try {
    executor.execute(runnable);
  } catch (RuntimeException e) {
    // Log it and keep going, bad runnable and/or executor.  Don't
    // punish the other runnables if we're given a bad one.  We only
    // catch RuntimeException because we want Errors to propagate up.
    log.log(Level.SEVERE, "RuntimeException while executing runnable "
    + runnable + " with executor " + executor, e);
  }
}

Another way to register listeners is the invocation of Futures addCallback(ListenableFuture, FutureCallback, Executor) method. In this case, registered callback must implement FutureCallback interface. It contains two methods, executed when Future's execution fails (onFailure) and when the execution is successful (onSuccess).

To execute ListenableFuture objects, we need also to "decorate" Java's executors. The decoration is made thanks to static ListeningExecutorService listeningDecorator(ExecutorService delegate) method of MoreExecutors class. Decorators are inner classes as ListeningDecorator which code looks like:

private static class ListeningDecorator extends AbstractListeningExecutorService {
  private final ExecutorService delegate;

  ListeningDecorator(ExecutorService delegate) {
    this.delegate = checkNotNull(delegate);
  }

  @Override
  public boolean awaitTermination(long timeout, TimeUnit unit) throws InterruptedException {
    return delegate.awaitTermination(timeout, unit);
  }

  @Override
  public boolean isShutdown() {
    return delegate.isShutdown();
  }

  @Override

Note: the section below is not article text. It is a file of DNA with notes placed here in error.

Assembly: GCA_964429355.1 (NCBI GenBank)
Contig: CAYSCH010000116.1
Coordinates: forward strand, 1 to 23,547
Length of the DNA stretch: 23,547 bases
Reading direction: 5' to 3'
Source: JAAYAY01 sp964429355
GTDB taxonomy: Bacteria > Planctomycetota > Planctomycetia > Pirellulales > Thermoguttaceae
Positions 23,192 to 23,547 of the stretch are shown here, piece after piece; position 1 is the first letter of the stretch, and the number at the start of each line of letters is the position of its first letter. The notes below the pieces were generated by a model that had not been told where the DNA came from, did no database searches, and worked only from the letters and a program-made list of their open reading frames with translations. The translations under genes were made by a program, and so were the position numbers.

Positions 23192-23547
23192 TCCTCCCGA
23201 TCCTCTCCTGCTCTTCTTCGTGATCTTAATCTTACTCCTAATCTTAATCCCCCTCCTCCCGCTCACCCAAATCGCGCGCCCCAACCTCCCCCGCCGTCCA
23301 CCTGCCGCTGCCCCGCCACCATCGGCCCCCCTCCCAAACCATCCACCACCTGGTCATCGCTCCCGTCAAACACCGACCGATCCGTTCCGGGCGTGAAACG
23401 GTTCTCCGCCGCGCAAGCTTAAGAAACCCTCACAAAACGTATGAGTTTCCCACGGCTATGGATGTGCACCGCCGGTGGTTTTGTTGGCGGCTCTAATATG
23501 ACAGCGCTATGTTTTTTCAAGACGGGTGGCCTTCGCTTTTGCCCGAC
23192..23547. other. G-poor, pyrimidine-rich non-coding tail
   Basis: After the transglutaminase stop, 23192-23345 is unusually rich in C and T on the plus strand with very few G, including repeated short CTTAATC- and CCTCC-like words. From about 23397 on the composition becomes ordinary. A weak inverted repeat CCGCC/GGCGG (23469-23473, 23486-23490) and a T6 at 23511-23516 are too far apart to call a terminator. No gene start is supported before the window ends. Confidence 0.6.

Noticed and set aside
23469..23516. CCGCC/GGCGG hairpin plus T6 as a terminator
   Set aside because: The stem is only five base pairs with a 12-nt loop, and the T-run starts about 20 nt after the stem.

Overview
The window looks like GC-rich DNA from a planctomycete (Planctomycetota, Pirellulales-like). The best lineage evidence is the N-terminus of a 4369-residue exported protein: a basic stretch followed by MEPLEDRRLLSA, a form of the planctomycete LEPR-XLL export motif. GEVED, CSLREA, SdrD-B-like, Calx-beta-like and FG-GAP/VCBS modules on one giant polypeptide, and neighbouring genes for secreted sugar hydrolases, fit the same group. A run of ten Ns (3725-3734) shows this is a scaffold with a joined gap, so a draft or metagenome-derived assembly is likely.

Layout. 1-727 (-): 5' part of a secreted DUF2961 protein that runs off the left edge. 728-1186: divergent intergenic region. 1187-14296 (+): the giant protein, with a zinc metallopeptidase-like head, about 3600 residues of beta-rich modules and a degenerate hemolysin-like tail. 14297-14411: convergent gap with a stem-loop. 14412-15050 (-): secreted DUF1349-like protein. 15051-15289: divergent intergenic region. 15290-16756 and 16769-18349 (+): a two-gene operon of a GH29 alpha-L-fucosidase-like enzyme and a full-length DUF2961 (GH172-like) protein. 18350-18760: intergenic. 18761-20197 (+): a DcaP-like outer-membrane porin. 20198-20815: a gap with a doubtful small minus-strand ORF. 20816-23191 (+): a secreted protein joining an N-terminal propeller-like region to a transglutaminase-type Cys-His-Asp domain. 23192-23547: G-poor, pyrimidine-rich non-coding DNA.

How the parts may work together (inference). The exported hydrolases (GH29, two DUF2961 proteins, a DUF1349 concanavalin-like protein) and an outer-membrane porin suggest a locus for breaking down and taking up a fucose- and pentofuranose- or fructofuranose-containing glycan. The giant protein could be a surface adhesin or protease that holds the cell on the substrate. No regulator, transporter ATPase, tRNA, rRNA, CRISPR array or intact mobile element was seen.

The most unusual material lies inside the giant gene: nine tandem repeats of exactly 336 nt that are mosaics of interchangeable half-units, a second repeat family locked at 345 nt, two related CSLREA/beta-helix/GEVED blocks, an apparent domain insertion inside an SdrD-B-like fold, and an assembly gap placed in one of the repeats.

public boolean isTerminated() {
    return delegate.isTerminated();
  }

  @Override
  public void shutdown() {
    delegate.shutdown();
  }

  @Override
  public List shutdownNow() {
    return delegate.shutdownNow();
  }

  @Override
  public void execute(Runnable command) {
    delegate.execute(command);
  }
}

All decorators extend common abstract class, AbstractListeningExecutorService. As you can see, they're simple wrappers for ExecutorService instance, sometimes extended with some supplementary features as ListenableScheduledFuture initialization in ScheduledListeningDecorator. They're some tests against ListenableFuture implementations:

	  @Test
  public void listenableFutures() {
    final Map statsMap = new HashMap();
    /**
      * Execute two task in different threads coming from Executors.newFixedThreadPool(5). This executor is only wrapped to ListeningExecutorService instance. After
      * we define two ListenableFuture tasks: one for get the name another for get the age of somebody. Both should be executed by previously wrapped ListeningExecutorService.